Backcountry ski timeline at Jasper National Park
For his second post in this year’s series of hometown “micro-adventures,” photographer Jeff Bartlett takes advantage of rare snow stability in Jasper National Park.
6:31 am – Wake up. Realize the infernal sound of Kelly Clarkson’s “Stronger” is the alarm. Resist the urge to throw it through the window.
6:33 – Stumble into the kitchen. Pour a coffee and plump on the cold leather sofa and stare vaguely at the blank TV.
6:42 – Feel the caffeine creep into sleep-deprived eyes. Turn on the computer to check:
- Snow forecast’s 12hr outlook
- Parks Canada’s Avalanche Bulletin
6:55 – Defrost the car and drive wife to work. Promise to come home safely.
7:00 – Arrive at the Bear Paw Café. Wait impatiently for friends. Realize the meetup was set for 8:00 and contemplate going home. Drink more coffee instead.
8:00 – Wave friends over to your table.
8:13 – Debate if it’s low cloud or valley fog obscuring the sunrise. Realize it doesn’t matter and leave for the Watchtower trailhead.
8:48 – Park on the roadside, lock the car, and stash the keys in the front passenger rim.
8:51 – Quickly ski ahead of the group and stop to perform an avalanche transceiver test. Ultimately find that two of five people forgot to turn their transceivers on and silently question their decision-making.
9:10 – Start skinning and find a rhythm.
9:12 – Marvel at the silence.
9:14 – Question if a single alpine descent is worth a tedious 8km approach. Decide to grind it out and pick up the pace dramatically.
11:12 – Arrive at the base of Watchtower. Find boot-top powder in the trees.
11:35 – Discuss the route, rally some energy, and set a skin track towards the alpine.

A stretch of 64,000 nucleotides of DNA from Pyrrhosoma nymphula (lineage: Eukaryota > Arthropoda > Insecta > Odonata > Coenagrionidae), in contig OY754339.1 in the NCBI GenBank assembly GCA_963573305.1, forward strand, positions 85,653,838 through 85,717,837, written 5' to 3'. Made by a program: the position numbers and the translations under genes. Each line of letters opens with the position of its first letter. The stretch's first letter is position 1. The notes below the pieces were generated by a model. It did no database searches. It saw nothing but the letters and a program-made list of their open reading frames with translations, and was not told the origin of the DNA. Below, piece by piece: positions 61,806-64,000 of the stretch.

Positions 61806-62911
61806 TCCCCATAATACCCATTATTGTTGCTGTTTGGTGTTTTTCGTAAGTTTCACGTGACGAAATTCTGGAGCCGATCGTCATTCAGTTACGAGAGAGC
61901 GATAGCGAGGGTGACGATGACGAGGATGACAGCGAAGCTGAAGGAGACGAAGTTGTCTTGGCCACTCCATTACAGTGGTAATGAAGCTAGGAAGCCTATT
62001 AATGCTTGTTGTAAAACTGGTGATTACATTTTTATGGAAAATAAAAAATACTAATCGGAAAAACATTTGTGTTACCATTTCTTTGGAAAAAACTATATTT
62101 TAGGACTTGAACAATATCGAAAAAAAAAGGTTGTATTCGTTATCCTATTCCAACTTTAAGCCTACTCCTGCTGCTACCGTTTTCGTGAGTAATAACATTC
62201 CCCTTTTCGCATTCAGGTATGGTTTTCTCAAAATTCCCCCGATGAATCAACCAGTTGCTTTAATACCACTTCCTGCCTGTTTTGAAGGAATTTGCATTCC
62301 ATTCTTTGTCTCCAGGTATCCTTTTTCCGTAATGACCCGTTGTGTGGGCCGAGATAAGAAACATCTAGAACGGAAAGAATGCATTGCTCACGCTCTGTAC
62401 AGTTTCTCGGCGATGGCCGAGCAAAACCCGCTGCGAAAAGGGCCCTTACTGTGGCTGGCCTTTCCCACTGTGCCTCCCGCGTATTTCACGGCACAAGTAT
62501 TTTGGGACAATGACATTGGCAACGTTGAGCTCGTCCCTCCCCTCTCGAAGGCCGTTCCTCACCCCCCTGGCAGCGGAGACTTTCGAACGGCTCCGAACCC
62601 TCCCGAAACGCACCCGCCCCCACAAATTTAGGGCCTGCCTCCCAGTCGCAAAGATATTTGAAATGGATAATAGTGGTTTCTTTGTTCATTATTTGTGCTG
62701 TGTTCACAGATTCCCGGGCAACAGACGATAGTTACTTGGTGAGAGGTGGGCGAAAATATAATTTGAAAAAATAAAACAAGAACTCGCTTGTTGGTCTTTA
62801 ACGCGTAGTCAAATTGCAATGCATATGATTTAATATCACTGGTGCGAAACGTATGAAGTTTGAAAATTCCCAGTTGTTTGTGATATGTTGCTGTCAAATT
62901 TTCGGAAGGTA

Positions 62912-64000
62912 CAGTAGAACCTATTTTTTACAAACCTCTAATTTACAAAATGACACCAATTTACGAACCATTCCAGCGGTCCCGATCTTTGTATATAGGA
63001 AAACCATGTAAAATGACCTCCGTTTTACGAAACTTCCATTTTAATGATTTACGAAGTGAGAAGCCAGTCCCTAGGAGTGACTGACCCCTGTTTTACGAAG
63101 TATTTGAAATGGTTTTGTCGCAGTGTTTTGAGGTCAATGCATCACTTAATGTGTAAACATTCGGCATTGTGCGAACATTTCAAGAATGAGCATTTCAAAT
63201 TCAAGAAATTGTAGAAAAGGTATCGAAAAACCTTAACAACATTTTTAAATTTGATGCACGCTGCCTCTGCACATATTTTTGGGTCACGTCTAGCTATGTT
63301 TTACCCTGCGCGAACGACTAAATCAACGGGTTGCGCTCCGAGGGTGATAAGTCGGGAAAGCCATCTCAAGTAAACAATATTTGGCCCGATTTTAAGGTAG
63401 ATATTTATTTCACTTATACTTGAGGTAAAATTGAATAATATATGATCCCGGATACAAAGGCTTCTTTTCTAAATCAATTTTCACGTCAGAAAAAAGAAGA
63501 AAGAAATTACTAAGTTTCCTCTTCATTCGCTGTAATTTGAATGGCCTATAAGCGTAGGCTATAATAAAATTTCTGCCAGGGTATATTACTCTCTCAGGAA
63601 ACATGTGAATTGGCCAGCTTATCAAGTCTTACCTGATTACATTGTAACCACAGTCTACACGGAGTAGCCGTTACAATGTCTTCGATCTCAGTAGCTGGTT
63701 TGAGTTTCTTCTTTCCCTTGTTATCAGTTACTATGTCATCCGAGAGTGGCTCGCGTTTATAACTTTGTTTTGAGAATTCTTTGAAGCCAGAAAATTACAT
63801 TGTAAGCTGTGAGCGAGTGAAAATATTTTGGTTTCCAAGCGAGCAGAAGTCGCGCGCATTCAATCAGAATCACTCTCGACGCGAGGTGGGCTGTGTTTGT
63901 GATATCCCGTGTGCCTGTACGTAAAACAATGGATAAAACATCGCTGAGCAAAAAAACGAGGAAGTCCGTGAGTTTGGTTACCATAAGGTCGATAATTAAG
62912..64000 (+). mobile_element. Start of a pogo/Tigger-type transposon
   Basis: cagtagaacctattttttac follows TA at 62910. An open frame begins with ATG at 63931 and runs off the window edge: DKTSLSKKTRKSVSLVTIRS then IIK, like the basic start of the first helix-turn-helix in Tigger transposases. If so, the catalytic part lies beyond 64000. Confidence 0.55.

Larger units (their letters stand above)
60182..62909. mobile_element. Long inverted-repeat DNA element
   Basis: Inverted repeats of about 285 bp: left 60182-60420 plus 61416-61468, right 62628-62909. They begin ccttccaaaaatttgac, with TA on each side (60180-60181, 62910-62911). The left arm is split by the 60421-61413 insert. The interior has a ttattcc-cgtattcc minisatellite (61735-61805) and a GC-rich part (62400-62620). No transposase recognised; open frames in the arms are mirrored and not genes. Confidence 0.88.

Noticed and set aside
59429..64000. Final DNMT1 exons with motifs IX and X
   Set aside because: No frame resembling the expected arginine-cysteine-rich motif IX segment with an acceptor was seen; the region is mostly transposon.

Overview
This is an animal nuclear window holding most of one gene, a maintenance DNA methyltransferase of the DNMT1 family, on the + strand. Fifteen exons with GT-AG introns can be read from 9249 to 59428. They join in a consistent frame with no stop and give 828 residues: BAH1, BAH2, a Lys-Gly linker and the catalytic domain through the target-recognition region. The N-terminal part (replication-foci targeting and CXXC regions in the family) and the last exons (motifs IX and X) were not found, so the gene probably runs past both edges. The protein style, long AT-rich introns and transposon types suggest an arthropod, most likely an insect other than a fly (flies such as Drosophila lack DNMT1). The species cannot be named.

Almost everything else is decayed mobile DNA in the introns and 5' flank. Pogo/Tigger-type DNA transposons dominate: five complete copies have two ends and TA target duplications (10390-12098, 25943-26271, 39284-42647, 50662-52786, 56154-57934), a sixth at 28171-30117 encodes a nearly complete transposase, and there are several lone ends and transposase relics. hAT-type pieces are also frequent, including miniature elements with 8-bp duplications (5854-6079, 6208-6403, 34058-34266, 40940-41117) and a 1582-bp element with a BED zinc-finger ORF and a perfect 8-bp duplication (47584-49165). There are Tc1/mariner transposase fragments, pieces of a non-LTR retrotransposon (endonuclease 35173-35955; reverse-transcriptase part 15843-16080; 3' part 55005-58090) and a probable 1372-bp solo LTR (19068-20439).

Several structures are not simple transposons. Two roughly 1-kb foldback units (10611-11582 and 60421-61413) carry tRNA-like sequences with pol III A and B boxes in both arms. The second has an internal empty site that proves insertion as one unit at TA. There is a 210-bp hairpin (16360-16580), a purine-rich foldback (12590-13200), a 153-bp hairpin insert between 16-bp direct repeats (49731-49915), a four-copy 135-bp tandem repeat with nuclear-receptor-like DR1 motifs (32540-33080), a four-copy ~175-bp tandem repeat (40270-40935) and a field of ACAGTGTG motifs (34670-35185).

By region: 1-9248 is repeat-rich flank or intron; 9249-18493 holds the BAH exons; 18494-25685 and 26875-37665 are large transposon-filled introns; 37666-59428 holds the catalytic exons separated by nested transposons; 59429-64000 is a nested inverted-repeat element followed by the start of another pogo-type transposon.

11:52 – Divide the group in two and dig separate snow pits. Find completely contradictory information. Watch as the group dynamic changes from a single goal-oriented effort into two distinct parties: those with summit fever and those with hesitation.
12:42 – Trust one pit result more than the other and enter the alpine by traversing an avalanche path without consulting the group. Find wind-scoured slopes not really worth skiing.
12:56 – Have an argument about route choice and goals. Compromise and give up summit bid.
1:05 – Remove skins, swap glasses for goggles, hats for helmets, and add a layer for warmth.
1:12 – Descend to tree line and seek shelter for lunch.
1:45 – Shred the powder in the trees. Launch off a rock and imagine spinning a 360.
1:52 – Regroup and repeat.
3:48 – Finish a final lap and retreat towards the car.
3:55 – Discover how dropping temperatures have turned the tame approach into a speeding death trap.
4:35 – Survive the descent and reach the car. Begin to worry that stragglers are injured, not slow. Sigh in relief when everyone arrives.
5:00 – Depart the trailhead and head to the pub.
5:35 – Order a round of beer and relive the highlights of the day. Order a second round. And a third.
8:20 – Leave the car parked and walk home.
8:45 – Set the alarm for 6:30 and crawl into bed early.
6:31 – Wake up. Pour a coffee and contemplate the next objective.
[Editor’s note: Stoked on finishing off your season in Canada? Check out our video series on road tripping BC’s Powder Highway.]
Jerome Levesque tests the snow off the peak of Marmot Basin in Jasper National Park.
Marmot Basin Slackcountry
Marshall Dempster checks out the middle finger in Marmot Basin's Slackcountry.
The Canadian Rocky Mountains are both a skier's sweet dream and worst nightmare. Big lines are visible everywhere but shallow, unstable snow means it can take years to bag a line.
In one direction, the trail into Watchtower is a mellow skin trail. In the other, it's a crazy descent around unseen hazards.
Checking snow stability
Surface hoar sloughs down steeper terrain as we check out the snow stability before moving on to bigger objectives.